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Decoding Autism Previous Broadcasts

KQED World: Sat, Oct 6, 2012 -- 5:00 PM

Twenty years ago, few people knew about autism. Today, the Centers for Disease Control and Prevention considers it a major public health crisis. The devastating neurodevelopmental disorder affects a child's communication and social skills, ability to empathize and often, his or her IQ. There is no clear cause and no known cure. In 2010, doctors will diagnose more children with an autism spectrum disorder than with childhood cancer, juvenile diabetes and pediatric AIDS combined. In New Jersey, the prevalence rate rose to 1 in 94, higher than the national average of 1 in 110. These alarming statistics led to an enormous amount of scientific research in an effort to decode the mystery of autism. Scientists are studying the brains, blood and genes of children with autism and looking at the environment to find answers about its possible causes. DECODING AUTISM looks at the health issue that leaves families heartbroken, vulnerable and desperate for answers. Emmy Award-winning journalist Sara Lee Kessler highlights the efforts underway in New Jersey and New York, Boston, Philadelphia, Louisville and Sacramento, where researchers hope to gain insights that may lead to prevention, new treatments and even a cure. DECODING AUTISM includes interviews with a number of families dealing with the challenges of raising children on the autism spectrum. DECODING AUTISM visits schools specializing in educating children with autism, including the internationally recognized Princeton Child Development Institute in New Jersey and Thursday's Child in New York. There, early intervention using Applied Behavior Analysis, both in the classroom and at home, has the potential to lessen the severity of symptoms and maximize the potential of children with autism spectrum disorders.

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TV Technical Issues

TV
    TV Technical Issues
    • Wed 11/30: planned momentary outages of DT54 over the air signal

      (this is a continuation of the work originally announced for 11/28, which was not completed on Tuesday.) At some point during the morning of Wednesday Nov. 30th, the KQEH transmitter will switch from its main antenna to the auxillary one, to allow for the safety of workers doing maintenance for another TV station on the […]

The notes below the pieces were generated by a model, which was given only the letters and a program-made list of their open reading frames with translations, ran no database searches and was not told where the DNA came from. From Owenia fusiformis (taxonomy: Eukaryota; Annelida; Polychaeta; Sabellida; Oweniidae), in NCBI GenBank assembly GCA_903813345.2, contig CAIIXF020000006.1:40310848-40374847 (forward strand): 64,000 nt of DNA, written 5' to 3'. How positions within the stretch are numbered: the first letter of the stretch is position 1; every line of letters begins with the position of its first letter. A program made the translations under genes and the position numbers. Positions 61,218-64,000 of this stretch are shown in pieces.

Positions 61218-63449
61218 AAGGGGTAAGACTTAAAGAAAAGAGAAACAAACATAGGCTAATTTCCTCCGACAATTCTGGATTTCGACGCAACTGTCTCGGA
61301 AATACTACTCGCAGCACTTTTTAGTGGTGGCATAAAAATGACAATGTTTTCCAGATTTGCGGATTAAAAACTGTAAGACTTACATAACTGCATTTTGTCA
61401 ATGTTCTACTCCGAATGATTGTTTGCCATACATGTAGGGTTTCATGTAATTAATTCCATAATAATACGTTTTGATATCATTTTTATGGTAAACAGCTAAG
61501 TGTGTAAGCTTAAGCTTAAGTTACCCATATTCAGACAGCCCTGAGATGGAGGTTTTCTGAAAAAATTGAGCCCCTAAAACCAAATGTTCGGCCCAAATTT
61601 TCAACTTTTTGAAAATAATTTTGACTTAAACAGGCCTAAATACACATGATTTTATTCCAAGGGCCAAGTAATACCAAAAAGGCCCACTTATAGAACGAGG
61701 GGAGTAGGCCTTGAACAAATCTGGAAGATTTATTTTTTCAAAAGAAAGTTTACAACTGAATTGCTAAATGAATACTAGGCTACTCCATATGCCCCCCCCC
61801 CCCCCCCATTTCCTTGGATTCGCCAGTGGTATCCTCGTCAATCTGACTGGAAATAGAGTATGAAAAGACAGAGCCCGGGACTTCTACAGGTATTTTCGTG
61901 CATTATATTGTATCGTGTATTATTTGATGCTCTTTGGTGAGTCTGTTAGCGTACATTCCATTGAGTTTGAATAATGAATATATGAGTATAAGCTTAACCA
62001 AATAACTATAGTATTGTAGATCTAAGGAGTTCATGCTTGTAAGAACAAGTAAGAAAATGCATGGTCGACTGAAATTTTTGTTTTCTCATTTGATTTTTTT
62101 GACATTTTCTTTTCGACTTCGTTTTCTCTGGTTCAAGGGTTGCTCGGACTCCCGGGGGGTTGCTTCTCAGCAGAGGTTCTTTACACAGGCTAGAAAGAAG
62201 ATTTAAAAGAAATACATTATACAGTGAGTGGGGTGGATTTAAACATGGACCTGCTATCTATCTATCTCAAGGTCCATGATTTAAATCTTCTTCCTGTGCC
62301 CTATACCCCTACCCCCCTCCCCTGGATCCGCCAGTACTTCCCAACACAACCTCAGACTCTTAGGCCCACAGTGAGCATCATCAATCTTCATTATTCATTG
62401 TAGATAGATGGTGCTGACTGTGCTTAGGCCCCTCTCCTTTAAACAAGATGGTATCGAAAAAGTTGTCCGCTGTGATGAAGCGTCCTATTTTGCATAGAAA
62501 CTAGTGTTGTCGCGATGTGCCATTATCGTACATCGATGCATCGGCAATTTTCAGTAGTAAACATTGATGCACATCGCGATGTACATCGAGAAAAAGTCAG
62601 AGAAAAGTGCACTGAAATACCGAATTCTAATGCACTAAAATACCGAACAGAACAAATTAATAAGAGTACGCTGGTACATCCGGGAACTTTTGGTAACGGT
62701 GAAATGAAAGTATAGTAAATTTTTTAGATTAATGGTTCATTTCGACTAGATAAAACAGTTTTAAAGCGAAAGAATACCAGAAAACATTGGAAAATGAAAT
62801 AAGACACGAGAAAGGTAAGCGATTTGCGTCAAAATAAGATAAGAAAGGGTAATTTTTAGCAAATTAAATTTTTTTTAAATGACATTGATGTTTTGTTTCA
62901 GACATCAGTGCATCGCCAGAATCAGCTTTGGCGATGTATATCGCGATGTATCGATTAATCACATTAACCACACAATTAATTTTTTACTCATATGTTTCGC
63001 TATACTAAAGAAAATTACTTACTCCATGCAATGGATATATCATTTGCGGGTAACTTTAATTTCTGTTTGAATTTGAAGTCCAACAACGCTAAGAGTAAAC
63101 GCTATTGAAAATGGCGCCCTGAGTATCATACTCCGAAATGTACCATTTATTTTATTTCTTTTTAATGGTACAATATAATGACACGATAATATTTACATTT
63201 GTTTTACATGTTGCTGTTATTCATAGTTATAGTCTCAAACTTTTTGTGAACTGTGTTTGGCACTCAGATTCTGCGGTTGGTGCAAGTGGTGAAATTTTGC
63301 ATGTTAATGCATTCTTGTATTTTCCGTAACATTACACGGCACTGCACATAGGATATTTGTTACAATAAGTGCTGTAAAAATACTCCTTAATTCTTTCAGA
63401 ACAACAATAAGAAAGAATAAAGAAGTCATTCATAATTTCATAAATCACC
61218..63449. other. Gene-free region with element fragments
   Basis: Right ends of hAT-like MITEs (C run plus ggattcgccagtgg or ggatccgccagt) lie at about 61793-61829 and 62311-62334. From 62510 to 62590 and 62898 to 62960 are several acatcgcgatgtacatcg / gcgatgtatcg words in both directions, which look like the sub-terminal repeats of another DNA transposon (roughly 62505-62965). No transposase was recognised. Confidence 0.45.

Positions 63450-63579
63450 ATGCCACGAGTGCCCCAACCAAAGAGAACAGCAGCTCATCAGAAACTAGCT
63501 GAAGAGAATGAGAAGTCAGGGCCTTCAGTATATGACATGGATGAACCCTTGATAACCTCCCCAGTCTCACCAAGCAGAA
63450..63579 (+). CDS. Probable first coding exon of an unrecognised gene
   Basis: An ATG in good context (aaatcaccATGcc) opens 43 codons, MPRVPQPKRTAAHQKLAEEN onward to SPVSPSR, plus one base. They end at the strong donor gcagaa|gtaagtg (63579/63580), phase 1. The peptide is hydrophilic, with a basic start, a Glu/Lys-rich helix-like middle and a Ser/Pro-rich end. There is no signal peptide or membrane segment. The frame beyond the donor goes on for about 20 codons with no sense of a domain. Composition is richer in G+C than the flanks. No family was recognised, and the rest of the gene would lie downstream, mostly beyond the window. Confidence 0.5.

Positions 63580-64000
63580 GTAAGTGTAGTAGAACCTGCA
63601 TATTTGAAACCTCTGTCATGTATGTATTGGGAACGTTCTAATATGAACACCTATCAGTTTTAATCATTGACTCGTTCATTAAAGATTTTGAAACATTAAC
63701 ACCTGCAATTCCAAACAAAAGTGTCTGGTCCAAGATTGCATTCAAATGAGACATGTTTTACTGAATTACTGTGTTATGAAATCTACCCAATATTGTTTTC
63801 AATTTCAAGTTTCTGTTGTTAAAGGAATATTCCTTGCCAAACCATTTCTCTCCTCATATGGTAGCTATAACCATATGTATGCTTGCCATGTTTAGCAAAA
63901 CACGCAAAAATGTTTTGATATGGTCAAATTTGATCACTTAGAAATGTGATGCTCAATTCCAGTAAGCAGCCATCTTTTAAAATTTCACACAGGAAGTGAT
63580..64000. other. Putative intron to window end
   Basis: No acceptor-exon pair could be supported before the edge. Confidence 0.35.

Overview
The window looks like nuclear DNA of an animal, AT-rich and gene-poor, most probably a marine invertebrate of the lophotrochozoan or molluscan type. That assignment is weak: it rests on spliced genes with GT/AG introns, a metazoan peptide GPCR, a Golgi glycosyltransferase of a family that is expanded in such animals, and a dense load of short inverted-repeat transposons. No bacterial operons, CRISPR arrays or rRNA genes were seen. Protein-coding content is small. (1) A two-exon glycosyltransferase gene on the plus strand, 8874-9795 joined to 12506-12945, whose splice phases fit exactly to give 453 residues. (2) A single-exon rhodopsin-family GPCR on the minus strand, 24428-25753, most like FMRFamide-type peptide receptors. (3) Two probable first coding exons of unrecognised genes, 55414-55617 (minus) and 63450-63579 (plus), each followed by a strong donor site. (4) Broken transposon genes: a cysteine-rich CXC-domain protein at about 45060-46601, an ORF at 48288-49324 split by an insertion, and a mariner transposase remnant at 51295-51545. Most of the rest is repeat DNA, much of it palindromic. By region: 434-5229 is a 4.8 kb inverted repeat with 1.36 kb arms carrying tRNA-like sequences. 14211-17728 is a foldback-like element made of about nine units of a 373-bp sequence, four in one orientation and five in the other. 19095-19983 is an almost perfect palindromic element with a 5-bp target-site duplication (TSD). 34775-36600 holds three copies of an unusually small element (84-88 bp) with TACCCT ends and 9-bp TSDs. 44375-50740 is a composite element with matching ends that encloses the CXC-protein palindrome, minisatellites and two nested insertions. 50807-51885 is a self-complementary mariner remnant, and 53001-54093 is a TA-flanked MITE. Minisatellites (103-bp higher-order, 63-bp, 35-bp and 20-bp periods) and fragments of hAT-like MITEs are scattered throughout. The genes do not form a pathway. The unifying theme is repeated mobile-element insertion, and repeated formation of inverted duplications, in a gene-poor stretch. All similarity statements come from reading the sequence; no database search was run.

• Tues 11/29: DT54 Over the Air Signal restored

      Repairs have been completed on today’s transmitter issue, and the signals for DT54.1 through 54.5 have been restored.

    • Tues 11/29: DT54 Over the Air signal currently down

      (DT54.1 through 54.5) During the course of the work described below, which necessitated moving our outgoing signal from the main antenna to the auxillary antenna, the transmitter suddenly shut down. As of 3:30pm Tues, we do not have an estimated time for repair and return of the Over the Air signals for DT54.1 through 54.5

To view previous issues and how they were resolved, go to our TV Technical Issues page.

KQED DTV Channels

KQED 9, KQET

KQED 9 / KQET

Channels 9.1, 54.2, 25.1
XFINITY 9 and HD 709
Wave 9 and HD 164
DirecTV, Dish Network, AT&T U-verse: Channel # may vary, labeled as KQED, or as KQET in the 831 area code

All HD programs

KQED Plus, KQET

KQED Plus

Channels 54.1, 9.2, 25.2
XFINITY 10 and HD 710
Wave 10
DirecTV, Dish Network, AT&T U-verse: IF this channel provided to customer, channel # may vary, labeled as KQEH

KQED Plus, formerly KTEH

KQED Life

KQED Life

Channel 54.3
XFINITY 189
Wave 157

Arts, food, how-to, gardening, travel

KQED World

KQED World

Channel 9.3
XFINITY 190
Wave 156

History, world events, news, science, nature

v-me

V-Me

Channel 54.5 & 25.3
XFINITY 191 & 621
Wave 154

24-hour national Spanish-language network

KQED Kids

KQED Kids

Channel 54.4
XFINITY 192
Wave 155

Quality children's programming parents love too